Trustee’s Duty to Notify on Death
Trustee’s Duty to Notify on Death – THE RIGHT TO BE INFORMED OF EVENTS. Because trusts are not filed or recorded with any government agency, laws have been established to make sure that heirs and trust beneficiaries have some way to find out about a trust and its assets. The parties involved in a trust are typically the Trustors who set up the trust, the Trustees who administer the trust and the Beneficiaries who are the persons who are to receive assets and income from the trust. While the Trustors are alive, the trust is typically revocable and changeable so the law does not give the Beneficiaries any rights to see the trust or its provisions while a trust is revocable or changeable.
Trustee’s Duty to Notify on Death – WHEN A LEGAL NOTICE IS REQUIRED. Upon the death of a Trustor, a trust typically becomes irrevocable (i.e. it cannot be changed) and at that point there is a change of Trustee. The Trust document typically names a Successor Trustee, who is the person responsible for administering the Trust at that point. The Successor Trustee then must within 60 days of (i) when the trust becomes irrevocable or (ii) when there is a change of trustee of an irrevocable trust, send out a legal notice giving specific information.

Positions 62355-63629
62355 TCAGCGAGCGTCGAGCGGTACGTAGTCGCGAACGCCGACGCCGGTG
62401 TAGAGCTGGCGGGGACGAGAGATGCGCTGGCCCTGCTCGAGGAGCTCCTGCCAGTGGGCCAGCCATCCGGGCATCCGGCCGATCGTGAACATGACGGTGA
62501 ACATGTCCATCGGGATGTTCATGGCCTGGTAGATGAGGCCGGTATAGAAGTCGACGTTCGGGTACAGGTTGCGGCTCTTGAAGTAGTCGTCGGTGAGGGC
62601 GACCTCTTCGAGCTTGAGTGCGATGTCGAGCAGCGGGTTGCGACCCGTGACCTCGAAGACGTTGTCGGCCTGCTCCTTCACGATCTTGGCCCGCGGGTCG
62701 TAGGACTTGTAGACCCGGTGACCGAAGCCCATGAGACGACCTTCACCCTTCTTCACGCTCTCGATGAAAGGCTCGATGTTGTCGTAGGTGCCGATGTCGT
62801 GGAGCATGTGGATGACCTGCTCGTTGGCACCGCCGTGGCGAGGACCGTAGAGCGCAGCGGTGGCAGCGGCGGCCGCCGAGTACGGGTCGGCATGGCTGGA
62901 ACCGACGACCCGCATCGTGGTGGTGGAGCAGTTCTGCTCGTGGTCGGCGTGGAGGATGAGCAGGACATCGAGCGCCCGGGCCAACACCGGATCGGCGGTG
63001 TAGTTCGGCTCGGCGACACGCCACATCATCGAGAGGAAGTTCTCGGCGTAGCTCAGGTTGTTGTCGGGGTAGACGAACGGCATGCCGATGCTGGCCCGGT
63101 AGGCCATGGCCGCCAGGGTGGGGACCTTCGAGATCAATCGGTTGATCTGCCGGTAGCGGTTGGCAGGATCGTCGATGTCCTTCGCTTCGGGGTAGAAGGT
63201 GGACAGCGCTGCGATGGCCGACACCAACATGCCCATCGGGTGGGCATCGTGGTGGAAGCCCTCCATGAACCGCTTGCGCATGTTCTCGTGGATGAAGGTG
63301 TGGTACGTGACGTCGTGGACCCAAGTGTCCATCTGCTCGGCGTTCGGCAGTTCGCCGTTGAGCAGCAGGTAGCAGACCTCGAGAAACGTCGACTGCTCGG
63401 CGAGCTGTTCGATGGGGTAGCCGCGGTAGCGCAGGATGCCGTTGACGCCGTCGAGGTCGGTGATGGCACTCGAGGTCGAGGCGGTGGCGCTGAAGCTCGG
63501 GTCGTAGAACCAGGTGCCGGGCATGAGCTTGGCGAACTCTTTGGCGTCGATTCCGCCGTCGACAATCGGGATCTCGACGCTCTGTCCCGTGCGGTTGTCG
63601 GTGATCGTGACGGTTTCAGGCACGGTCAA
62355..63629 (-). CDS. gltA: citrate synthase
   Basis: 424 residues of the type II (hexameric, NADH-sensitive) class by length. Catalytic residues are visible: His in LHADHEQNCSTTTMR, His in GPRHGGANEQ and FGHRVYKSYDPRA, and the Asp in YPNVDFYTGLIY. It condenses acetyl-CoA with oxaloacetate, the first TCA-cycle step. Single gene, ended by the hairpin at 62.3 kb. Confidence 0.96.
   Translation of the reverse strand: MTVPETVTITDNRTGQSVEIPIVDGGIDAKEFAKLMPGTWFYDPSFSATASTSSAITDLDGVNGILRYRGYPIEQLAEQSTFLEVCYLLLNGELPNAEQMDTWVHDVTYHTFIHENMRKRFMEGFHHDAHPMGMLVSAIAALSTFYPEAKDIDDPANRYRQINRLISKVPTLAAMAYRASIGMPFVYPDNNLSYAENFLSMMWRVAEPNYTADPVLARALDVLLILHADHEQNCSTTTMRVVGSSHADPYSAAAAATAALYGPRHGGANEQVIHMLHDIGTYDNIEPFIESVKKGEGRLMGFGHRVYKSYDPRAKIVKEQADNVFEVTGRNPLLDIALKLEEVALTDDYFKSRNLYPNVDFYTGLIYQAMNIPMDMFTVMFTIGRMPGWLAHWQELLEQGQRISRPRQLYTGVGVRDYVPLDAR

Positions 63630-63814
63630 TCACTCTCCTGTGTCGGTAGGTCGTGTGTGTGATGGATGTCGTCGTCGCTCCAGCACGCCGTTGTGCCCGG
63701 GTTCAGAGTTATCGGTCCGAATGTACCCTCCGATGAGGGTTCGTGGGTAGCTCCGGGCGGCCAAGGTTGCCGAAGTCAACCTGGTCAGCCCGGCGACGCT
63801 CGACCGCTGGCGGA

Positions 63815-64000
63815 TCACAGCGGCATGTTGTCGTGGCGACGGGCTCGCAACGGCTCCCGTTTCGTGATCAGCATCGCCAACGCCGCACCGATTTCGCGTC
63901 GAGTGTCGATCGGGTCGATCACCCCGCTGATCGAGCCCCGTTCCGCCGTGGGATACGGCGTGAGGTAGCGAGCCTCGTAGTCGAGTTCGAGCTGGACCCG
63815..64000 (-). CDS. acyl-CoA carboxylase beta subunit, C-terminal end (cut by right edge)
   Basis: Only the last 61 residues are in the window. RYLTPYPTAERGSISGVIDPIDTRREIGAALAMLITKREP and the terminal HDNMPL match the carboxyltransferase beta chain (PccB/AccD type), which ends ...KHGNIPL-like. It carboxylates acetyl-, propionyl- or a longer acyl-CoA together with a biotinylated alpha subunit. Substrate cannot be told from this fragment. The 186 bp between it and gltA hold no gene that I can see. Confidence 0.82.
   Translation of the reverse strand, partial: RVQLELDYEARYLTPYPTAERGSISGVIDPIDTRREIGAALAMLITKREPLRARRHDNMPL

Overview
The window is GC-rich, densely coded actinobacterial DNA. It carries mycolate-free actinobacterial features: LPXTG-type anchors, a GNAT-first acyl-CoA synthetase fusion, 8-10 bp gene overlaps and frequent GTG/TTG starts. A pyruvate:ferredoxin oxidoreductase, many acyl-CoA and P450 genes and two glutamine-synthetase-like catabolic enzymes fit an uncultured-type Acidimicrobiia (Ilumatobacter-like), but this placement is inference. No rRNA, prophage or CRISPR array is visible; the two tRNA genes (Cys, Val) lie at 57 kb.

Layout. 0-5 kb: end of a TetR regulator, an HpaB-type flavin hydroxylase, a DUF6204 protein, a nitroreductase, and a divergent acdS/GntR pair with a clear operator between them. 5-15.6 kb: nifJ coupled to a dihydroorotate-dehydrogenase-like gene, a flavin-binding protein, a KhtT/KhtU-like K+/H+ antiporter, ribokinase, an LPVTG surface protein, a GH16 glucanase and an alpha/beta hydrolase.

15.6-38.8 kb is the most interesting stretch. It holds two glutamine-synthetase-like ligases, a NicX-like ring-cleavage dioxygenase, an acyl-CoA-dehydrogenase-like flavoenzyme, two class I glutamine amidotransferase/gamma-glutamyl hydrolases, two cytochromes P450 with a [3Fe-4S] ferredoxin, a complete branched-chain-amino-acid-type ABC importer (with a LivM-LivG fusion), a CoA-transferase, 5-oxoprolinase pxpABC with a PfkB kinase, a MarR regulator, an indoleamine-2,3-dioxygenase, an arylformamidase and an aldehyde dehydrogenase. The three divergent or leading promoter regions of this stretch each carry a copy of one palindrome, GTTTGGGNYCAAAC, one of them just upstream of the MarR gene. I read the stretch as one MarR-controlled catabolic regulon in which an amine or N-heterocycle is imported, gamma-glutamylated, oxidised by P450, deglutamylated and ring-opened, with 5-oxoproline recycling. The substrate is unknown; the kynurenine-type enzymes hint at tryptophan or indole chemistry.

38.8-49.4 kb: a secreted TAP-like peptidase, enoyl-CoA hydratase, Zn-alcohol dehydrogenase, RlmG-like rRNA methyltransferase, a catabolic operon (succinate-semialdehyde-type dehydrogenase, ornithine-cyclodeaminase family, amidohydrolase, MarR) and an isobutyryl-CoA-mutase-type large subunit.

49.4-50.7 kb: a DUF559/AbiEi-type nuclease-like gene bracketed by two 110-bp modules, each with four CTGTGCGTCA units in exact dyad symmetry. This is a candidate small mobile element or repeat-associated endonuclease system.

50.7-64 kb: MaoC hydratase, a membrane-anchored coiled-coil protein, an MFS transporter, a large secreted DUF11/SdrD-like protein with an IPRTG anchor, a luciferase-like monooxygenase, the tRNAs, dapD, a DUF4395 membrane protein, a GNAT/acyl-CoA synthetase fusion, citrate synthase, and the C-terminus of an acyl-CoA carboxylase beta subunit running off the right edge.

INFORMATION REQUIRED IN NOTICE. The information to be provided is:
- The identity of the Trustors and date of trust creation;
- The name, mailing address and telephone number of each Trustee;
- The address of the principal place of administration of the trust;
- Other information if required by the terms of the trust
- A notification that the recipient is entitled to receive a true and complete copy of the terms of the trust if the recipient requests it;
- A warning that there is a 120 day time limit from the date of the notification or a 60 day limit from the date of actual notification to bring legal action contesting the terms of the trust.